AWS Impersonated in Credential Phishing Attack

May 27, 2020

Due to recent quarantine restrictions, companies have moved to online collaboration software and cloud-based applications. Despite the benefits of convenience and increased productivity from the use of cloud computing services, user accounts for these services are still vulnerable. Hackers will specifically tailor attacks to impersonate these platforms in order to access sensitive business data.

In this attack, attackers are impersonating a notification from Amazon Web Services in order to steal the credentials of employees.

Summary of Attack Target

  • Platform: Microsoft Office 365
  • Email Security Bypassed: FireEye
  • Victims: Employees
  • Payload: Malicious Link
  • Technique: Brand Impersonation

Overview of the Amazon Web Services Attack

This email impersonates an automated notification from Amazon Web Services (AWS). The anchor text of the links appear to be credible AWS links.

Despite appearing legitimate, the hyperlinks redirect to a different URL that has a webpage identical to the AWS login page but it hosted at, which has no affiliation to Amazon Web Services or the Amazon company.

Multiple versions of this attack have been seen across different clients, using different sender emails and different payload links. However, each of the emails from this campaign originates from the same IP, hosted by a French VPN, and each of the payload links employed in this attack leads to AWS credential phishing websites.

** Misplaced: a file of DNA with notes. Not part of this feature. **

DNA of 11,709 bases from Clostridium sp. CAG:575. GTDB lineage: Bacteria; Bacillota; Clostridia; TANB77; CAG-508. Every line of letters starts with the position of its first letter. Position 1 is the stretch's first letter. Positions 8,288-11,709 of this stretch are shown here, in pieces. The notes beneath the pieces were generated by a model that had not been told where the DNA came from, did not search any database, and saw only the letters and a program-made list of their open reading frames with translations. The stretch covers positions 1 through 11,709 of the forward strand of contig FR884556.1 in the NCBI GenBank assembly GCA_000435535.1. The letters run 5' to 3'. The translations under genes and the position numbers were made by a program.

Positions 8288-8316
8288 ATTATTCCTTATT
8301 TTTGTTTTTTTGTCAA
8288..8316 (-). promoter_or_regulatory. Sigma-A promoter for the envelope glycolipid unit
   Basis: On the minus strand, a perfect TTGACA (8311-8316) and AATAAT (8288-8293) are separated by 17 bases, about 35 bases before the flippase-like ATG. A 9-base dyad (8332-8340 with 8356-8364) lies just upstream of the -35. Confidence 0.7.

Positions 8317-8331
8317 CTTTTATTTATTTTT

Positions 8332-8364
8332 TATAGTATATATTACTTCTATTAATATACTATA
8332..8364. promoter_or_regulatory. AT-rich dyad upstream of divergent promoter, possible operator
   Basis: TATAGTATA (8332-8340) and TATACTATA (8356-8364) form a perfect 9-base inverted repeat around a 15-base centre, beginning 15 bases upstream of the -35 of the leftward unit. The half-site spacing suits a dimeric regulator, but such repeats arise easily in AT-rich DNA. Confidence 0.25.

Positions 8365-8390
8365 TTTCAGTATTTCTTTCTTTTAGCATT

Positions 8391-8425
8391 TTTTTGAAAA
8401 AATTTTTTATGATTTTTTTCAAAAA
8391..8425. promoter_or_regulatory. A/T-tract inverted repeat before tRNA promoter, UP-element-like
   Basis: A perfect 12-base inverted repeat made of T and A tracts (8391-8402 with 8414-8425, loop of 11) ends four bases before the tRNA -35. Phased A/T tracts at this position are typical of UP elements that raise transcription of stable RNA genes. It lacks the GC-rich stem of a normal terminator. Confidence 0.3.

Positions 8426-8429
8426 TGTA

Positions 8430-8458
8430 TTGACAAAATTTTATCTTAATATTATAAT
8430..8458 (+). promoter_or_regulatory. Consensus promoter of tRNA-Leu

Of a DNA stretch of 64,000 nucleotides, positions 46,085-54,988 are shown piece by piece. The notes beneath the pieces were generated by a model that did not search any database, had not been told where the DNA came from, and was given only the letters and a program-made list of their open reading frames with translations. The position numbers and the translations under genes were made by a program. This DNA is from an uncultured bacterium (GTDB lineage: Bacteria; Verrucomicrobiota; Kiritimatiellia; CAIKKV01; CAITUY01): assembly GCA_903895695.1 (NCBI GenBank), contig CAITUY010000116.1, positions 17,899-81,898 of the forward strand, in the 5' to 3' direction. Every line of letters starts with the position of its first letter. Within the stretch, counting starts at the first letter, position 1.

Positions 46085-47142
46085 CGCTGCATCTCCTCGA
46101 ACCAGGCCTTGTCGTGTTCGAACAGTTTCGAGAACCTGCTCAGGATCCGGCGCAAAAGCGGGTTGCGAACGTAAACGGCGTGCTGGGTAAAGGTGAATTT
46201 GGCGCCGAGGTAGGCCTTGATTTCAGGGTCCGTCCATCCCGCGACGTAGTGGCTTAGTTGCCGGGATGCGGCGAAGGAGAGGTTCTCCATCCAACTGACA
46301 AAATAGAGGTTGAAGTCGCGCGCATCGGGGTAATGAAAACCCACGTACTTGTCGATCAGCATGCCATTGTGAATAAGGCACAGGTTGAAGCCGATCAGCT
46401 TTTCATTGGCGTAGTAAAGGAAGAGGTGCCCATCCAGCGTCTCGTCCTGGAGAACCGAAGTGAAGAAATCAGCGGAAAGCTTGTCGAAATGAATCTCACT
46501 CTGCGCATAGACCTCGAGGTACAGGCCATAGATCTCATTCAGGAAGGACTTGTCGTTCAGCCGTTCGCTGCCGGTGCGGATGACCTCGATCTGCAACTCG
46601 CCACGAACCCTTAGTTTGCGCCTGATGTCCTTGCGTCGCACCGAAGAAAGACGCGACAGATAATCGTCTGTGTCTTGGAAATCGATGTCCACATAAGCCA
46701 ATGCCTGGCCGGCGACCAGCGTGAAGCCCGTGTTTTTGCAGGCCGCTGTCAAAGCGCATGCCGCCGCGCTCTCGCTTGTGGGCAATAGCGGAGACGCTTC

If recipients fall victim to this attack, the login credentials for their Amazon Web Services account will be compromised and the sensitive data stored on their account would also be at risk. For organizations who run on AWS, this could have disastrous consequences.

Why the Amazon Web Services Attack is Effective

The attack impersonates Amazon Web Services, and the anchor text used in the email body looked like real Amazon links. In addition, the landing page contains official images used by the company and appeared exactly like the real login page. By hiding the real URL, the user may be unaware that the site they are accessing is not the real AWS page.

Abnormal detects this attack as malicious due to a variety of factors. The most pertinent one is that DMARC email authentication fails for Amazon, and when combined with the suspicious links, unusual sender behavior, and the content that impersonates a brand, the platform can quickly tell that this email is dangerous.

To see how Abnormal can protect your employees from becoming the next victims of credential phishing, see a demo today.

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